If Benkirane had his way, the sale of alcohol would be banned throughout the kingdom, and there would be no mention of freedom of religion in the Moroccan constitution. “What does that mean, freedom of religion? That certain secular leaders can feast publicly during Ramadan? That sexual freedom and homosexuals can exist publicly?” the Islamist thundered recently.

For now though, even Benkirane continues to pledge his allegiance—reluctantly—to the king.


Mohammed VI lives in fear of the terrorism that first emerged in a series of attacks in 2003, attributed to suicide bombers from Sidi Moumen, the largest and most sinister of Casablanca’s shantytowns. On May 16, 2003, Casablanca became the bloody scene of five suicide attacks that left 45 dead—including the 12 suicide bombers. The jihadists, emerging from the shantytowns, targeted a hotel, a restaurant that catered to tourists and businessmen, the headquarters of a Jewish institute, the gateway to a Jewish cemetery, and the Belgian consulate. In 2007, a suicide bomber was about to launch an operation, but before he could reach his target, he accidentally blew himself up in a cybercafé. He wound up as the only victim, but nonetheless, the secret police went on high alert.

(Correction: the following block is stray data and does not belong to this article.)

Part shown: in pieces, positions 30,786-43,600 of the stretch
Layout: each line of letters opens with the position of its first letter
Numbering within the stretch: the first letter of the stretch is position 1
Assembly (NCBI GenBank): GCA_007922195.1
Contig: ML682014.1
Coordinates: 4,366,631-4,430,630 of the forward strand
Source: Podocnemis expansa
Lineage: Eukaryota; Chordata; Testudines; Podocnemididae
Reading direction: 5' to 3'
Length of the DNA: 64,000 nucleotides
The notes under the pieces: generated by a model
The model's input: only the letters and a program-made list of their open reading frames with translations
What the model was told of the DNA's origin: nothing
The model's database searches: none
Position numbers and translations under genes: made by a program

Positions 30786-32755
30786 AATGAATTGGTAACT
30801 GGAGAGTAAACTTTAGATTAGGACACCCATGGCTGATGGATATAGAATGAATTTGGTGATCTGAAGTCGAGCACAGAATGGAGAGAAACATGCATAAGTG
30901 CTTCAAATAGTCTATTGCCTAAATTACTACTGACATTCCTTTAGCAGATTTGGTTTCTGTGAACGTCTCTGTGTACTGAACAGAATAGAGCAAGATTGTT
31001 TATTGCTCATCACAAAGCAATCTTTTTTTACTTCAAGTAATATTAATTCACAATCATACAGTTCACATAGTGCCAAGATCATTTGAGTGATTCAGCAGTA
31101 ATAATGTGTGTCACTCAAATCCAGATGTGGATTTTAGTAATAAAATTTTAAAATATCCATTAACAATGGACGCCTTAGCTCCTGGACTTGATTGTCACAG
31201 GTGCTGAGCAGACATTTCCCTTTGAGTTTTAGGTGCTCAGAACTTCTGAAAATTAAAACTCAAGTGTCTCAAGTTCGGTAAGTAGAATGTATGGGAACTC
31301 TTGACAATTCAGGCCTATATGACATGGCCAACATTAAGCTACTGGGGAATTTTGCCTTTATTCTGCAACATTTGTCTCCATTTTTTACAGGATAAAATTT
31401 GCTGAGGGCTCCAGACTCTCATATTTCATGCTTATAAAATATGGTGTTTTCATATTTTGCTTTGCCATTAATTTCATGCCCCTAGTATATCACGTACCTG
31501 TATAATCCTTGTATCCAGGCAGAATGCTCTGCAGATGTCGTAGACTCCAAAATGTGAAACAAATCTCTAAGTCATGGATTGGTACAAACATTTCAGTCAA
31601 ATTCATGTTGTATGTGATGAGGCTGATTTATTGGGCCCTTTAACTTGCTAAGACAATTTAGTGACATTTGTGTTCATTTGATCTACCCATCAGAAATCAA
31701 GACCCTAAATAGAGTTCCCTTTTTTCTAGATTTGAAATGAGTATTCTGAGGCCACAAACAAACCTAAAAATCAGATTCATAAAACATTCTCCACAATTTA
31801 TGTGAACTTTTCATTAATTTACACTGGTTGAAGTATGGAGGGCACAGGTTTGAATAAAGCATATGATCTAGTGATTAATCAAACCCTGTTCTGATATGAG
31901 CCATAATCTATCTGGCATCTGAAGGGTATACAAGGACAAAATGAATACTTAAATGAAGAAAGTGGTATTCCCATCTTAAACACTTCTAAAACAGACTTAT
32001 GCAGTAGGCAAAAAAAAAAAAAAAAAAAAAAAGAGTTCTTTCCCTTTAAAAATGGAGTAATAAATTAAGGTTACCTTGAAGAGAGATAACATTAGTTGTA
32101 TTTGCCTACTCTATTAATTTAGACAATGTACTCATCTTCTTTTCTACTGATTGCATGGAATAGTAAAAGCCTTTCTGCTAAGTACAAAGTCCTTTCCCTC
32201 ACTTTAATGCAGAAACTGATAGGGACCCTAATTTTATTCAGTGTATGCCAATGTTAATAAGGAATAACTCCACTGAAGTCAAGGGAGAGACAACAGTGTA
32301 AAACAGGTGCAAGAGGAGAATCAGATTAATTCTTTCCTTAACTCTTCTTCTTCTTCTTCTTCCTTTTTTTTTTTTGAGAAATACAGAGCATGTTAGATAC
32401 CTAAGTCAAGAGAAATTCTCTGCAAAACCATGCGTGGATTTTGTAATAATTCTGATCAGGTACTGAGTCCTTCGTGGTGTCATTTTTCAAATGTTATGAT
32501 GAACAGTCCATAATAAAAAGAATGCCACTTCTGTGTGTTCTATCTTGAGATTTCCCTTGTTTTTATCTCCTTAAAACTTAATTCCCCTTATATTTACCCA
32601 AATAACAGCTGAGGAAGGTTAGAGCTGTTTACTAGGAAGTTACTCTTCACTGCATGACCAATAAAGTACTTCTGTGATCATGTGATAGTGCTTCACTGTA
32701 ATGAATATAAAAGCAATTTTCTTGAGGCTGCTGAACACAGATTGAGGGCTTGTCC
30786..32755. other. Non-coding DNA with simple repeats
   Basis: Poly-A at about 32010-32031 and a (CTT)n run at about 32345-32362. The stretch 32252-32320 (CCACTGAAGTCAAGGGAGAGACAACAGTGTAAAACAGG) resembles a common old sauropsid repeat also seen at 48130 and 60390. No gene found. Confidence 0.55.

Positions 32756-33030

In the wake of a series of probes after the first set of attacks, authorities believed they’d identified the source of the extremism, attributing the anarchy of the suicide bombers to the miserable conditions of Sidi Moumen. But the terrorists’ profiles morphed from year to year. The reactivated cells no longer emerged from the most impoverished neighborhoods. Rather, the appeal of terrorism now reaches into the ranks of young businessmen and students, some of whom hail from the most distinguished families.

The so-called “Belliraj network” was unraveled in February 2008. The group—which took the name of its founder, Abdelkader Belliraj—drew its members from the very middle class that the Palace touts as a panacea for terrorism. The authorities alleged that the Belliraj group was planning attacks on some of the nation’s most strategic sites. Its top leader, Mustapha Mouatassim, was a leading professor at the École Nationale Supérieure de Casablanca, one of the nation’s most distinguished universities. He was the founder of the Islamic cultural party, Al Badil Alhadari (Alternative Civilization), a front for more extreme Islamists.

He was sentenced to 25 years in prison but was pardoned by the king in April of this year. At time of the Moutassim’s arrest, al-Qaida in the Islamic Maghreb was also seeking a foothold in the country, leading many Western nations, especially the United States and France, to leap to Mohammed VI’s side.